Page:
Retail companies were already having a tough time over the past twelve months; then, the pandemic hit, and everything changed. While some stores have successfully pivoted to an e-commerce model, many other stores and major names have not been able to weather the storm. Let’s take a look at a few retailers that have fallen victim to the pandemic.
The prep-and-plaid favorite of sailors and golfers alike, J. Crew was hit hard by the restrictions on brick and mortar retail sales in many states. Specializing in upscale casual wear for men, women, and kids, J. Crew has been a fixture in wardrobes of Americans since its founding nearly forty years ago. Now, its future is less certain, though CEO Michael Nicholson is reportedly searching for a buyer.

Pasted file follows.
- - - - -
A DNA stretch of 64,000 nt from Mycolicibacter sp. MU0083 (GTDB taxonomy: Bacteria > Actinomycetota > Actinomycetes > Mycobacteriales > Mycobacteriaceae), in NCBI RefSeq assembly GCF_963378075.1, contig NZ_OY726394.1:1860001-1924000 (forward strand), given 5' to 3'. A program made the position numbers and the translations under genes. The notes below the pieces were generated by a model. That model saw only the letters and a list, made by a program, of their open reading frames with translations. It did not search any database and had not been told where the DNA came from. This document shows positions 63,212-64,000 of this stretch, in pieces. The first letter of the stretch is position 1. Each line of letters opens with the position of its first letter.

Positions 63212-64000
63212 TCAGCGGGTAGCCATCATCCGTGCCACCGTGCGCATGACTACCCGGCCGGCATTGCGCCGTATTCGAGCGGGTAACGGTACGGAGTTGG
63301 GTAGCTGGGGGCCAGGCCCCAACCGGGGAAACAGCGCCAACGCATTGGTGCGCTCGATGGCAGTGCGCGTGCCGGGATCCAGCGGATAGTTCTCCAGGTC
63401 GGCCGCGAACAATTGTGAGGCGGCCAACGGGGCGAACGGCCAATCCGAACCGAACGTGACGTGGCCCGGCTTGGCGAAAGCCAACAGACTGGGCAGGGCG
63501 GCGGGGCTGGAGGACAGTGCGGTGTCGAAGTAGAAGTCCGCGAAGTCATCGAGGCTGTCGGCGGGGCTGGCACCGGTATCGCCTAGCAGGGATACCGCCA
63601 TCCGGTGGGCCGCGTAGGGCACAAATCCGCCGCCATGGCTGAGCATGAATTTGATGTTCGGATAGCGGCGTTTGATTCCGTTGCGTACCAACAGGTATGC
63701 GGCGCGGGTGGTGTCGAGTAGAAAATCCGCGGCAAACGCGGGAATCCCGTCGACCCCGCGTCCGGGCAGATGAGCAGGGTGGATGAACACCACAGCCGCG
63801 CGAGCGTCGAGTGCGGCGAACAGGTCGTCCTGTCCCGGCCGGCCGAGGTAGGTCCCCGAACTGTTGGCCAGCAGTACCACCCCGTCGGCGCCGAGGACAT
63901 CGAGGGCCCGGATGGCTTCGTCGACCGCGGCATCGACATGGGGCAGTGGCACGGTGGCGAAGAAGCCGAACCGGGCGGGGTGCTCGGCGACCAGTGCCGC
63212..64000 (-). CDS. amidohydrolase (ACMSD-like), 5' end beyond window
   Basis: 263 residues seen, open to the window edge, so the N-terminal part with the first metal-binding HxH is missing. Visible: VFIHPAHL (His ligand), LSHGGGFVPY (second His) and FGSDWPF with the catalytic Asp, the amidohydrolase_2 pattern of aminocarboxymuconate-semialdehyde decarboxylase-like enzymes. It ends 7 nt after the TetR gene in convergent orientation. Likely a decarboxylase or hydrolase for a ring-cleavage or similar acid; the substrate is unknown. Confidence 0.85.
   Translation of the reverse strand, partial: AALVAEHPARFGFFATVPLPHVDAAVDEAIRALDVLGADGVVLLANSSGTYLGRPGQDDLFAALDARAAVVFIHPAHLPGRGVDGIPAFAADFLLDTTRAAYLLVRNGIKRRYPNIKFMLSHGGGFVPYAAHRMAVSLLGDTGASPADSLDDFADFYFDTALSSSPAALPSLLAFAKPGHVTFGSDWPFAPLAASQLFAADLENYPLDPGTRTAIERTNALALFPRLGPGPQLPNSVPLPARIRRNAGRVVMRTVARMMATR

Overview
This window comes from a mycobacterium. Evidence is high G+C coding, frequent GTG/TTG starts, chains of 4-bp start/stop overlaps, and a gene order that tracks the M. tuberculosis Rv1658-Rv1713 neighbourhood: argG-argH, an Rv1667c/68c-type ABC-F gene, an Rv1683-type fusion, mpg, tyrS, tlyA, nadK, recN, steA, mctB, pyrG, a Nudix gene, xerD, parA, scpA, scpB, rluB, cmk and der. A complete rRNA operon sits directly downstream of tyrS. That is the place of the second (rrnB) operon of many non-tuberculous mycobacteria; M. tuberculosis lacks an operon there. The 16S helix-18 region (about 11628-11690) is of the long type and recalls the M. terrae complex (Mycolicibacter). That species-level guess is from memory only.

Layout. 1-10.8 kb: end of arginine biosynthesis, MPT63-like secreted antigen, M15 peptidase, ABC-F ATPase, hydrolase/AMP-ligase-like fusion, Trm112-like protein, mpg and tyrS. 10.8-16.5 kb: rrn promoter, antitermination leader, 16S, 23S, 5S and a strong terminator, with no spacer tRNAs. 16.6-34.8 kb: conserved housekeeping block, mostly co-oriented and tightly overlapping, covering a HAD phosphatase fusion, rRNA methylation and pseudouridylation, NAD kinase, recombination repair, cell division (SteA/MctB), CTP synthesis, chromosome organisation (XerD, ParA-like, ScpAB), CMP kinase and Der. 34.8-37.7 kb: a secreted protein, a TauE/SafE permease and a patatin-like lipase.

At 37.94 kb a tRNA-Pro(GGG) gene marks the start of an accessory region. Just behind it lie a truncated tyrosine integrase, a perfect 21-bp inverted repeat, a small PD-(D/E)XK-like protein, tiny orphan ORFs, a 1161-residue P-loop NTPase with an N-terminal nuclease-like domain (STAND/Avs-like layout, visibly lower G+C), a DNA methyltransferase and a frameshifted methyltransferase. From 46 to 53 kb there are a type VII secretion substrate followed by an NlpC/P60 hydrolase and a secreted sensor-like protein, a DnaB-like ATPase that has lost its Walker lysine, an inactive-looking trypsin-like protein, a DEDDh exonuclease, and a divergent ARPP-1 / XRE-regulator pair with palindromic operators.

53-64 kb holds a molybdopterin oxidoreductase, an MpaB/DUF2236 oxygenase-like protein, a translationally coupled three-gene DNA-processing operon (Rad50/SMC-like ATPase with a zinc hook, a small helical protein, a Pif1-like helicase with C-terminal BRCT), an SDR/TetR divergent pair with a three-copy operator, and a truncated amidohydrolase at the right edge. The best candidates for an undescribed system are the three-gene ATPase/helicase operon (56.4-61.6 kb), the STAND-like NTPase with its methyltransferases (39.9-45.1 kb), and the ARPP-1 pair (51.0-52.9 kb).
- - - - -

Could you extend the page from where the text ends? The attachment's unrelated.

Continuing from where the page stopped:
Luxury menswear retailer Brooks Brothers, a mainstay in formal clothing since 1818, filed for bankruptcy last week. The clothier that befitted figures from Lincoln to Sinatra is staring down both latent debt and the realization that their dressed-to-the-nines office style doesn’t match today’s trends of athleisure and working from home. Brooks Brothers, originally founded in New York, was the oldest men’s clothing store in the country.
It is unclear what its shareholders will decide to do with GNC, facing long-standing debt issues and declining sales. Founded in Pittsburgh in 1935, GNC has been a staple among health and wellness retailers for decades. The coronavirus hit the company hard, forcing them to close 30% of their stores; on June 23, GNC officially filed for bankruptcy.
There’s no doubt that it’s been a tough period for retail. Mall traffic had slowed dramatically and in-person shopping had declined with the rise of two-day shipping and online ordering. The addition of the pandemic brings to light which companies are ready and which companies are going to have to close up shop for good!